“Armies of Certitude”

“Armies of certitude.” That is how columnist David Brooks describes what we will face when the Supreme Court’s makes its decision about abortion rights. (“Abortion: The Voice of the Ambivalent Majority,” New York Times, Dec. 2, 2021) Certainty. What is it? Is it a good guide to being right? Unfortunately, certainty is no indication we are right.

I remember the feeling. I was struggling to figure out how to structure my dissertation research so I could answer the questions I had. Late one afternoon in the library, it came to me. I was excited to have finally solved the problem. It was clear. I wrote down a sketch of how it would work so I could fill it in the next day.

Certainty. As you might have guessed, the next morning I discovered that the idea I had been so certain about wouldn’t work at all. I was befuddled as to why it felt like an “ah hah!”

One would hope that the feeling of certainty would be strongly correlated with being right. Right? Imagine my disappointment years later when I reviewed the research on certainty and found that it has no relationship with being right. Certainty cannot be trusted. Certainty is just a feeling. It is not a sign of being right. Drat!

Not enough people seem to realize that. In a time of vehement polarization over so many things, the problem is not that people disagree. The problem is that too many people feel highly certain they are right. Their minds are closed. Dialogue is not possible. New information is twisted to support their beliefs. People who think differently are idiots, sheep, paranoid, or whatever dismissive term works. Then we are simply engaged in a destructive power struggle.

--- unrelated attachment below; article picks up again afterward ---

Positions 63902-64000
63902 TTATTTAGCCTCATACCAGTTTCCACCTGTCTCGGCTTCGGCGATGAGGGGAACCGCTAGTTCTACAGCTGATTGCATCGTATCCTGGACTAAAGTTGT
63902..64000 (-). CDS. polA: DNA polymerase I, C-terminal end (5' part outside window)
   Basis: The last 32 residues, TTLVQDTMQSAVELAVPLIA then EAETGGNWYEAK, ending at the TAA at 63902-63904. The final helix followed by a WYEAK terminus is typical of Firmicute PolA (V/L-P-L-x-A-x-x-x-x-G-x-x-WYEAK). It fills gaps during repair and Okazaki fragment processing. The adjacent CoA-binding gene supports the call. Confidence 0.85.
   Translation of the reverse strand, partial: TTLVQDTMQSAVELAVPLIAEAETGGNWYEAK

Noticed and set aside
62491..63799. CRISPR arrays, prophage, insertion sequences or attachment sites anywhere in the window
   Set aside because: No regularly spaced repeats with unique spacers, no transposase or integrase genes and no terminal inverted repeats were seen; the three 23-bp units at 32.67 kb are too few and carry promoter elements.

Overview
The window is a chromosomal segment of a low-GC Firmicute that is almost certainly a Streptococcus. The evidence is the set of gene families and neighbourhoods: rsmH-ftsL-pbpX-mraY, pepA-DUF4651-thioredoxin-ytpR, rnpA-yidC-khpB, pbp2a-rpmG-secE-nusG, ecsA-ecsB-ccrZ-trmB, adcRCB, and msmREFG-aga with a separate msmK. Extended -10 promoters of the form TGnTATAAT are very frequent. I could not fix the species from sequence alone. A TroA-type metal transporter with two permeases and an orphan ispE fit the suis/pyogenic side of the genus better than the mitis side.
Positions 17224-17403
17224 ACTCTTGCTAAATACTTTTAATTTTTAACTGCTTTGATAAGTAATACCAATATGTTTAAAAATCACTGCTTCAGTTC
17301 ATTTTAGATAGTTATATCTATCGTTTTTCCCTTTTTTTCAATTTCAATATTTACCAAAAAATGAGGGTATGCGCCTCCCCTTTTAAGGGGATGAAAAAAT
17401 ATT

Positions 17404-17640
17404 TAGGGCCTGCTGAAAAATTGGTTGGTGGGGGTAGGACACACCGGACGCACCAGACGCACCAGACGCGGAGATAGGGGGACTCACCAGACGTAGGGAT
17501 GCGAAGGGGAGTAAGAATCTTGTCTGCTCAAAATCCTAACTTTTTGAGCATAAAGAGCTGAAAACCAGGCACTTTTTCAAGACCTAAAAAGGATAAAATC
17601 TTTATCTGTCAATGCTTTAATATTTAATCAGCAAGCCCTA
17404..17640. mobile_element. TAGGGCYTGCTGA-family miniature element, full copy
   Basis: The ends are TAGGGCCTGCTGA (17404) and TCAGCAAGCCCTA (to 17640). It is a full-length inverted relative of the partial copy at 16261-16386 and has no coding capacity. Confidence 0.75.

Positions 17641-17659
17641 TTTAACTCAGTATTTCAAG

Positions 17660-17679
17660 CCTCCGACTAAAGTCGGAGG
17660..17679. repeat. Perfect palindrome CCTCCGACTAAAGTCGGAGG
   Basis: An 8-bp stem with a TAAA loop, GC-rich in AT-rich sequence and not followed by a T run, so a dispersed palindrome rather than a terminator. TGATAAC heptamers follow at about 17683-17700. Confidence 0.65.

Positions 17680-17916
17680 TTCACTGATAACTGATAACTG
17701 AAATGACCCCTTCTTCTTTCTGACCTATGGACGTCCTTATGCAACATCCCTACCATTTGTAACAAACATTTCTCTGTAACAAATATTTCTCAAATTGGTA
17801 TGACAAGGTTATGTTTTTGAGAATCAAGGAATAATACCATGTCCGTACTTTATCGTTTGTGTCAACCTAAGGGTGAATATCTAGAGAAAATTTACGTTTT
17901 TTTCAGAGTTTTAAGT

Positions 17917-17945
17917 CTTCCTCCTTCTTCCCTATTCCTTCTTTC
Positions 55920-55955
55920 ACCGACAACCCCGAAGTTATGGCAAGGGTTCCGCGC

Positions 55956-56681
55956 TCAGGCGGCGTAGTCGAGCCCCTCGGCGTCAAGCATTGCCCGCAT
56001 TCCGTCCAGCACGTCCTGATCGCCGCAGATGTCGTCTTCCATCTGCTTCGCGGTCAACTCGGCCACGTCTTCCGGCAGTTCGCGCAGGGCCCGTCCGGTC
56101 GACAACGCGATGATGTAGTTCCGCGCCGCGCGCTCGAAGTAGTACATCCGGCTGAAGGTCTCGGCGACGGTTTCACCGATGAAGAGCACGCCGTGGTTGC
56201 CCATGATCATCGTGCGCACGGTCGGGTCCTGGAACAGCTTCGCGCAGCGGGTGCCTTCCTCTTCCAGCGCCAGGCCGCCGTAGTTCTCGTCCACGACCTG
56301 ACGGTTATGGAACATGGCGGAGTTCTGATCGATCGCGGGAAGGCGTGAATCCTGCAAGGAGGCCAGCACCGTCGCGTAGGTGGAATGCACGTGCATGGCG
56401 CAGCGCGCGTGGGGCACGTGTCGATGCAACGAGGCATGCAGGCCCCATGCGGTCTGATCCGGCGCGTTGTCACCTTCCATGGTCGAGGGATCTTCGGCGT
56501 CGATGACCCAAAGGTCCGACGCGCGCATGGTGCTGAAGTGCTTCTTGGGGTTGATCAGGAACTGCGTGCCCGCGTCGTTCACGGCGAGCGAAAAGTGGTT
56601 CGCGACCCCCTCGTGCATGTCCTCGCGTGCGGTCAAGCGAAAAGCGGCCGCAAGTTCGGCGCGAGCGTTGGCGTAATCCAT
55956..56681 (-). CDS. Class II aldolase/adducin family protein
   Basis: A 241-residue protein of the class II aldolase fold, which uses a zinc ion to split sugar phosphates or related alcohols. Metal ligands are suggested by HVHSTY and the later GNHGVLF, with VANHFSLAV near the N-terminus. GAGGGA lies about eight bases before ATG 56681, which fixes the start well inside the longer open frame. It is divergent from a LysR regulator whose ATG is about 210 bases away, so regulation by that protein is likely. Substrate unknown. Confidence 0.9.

The one thing I have found that can soften things up is a four-step process, when that is possible. Let’s take abortion as an example.

Step 1: What are your thoughts about abortion?

“Abortion is wrong.”

Step 2: Why do you think that?

“Because it is murder.”

Step 3: How strongly do you feel about that?

“Very Strongly.”

Step 4: Why do you feel so strongly?

“I was an only child. I always wanted a brother or sister. When I was older, I asked my mother about it, and she told me that she didn’t want another child but had an unwelcome pregnancy and had an abortion. She was so matter of fact about it. It really hurt.”

The last ‘why?’ is a different one from the first ‘why?’. It is not a reason; it is the personal experiences that shape the position. Reasons are impersonal. The last ‘why?’ can be highly personal and highly charged. It feels like if you don’t care about those experiences, then you don’t care about me. You only care to have your way prevail.

When people feel compassionately heard about the personal and emotional parts of their position, they relax. Then, they may be open to hearing that depth in another person’s position.

Certainty is no indication we are right. Get the word out. Certainty cannot be trusted, and should not be respected.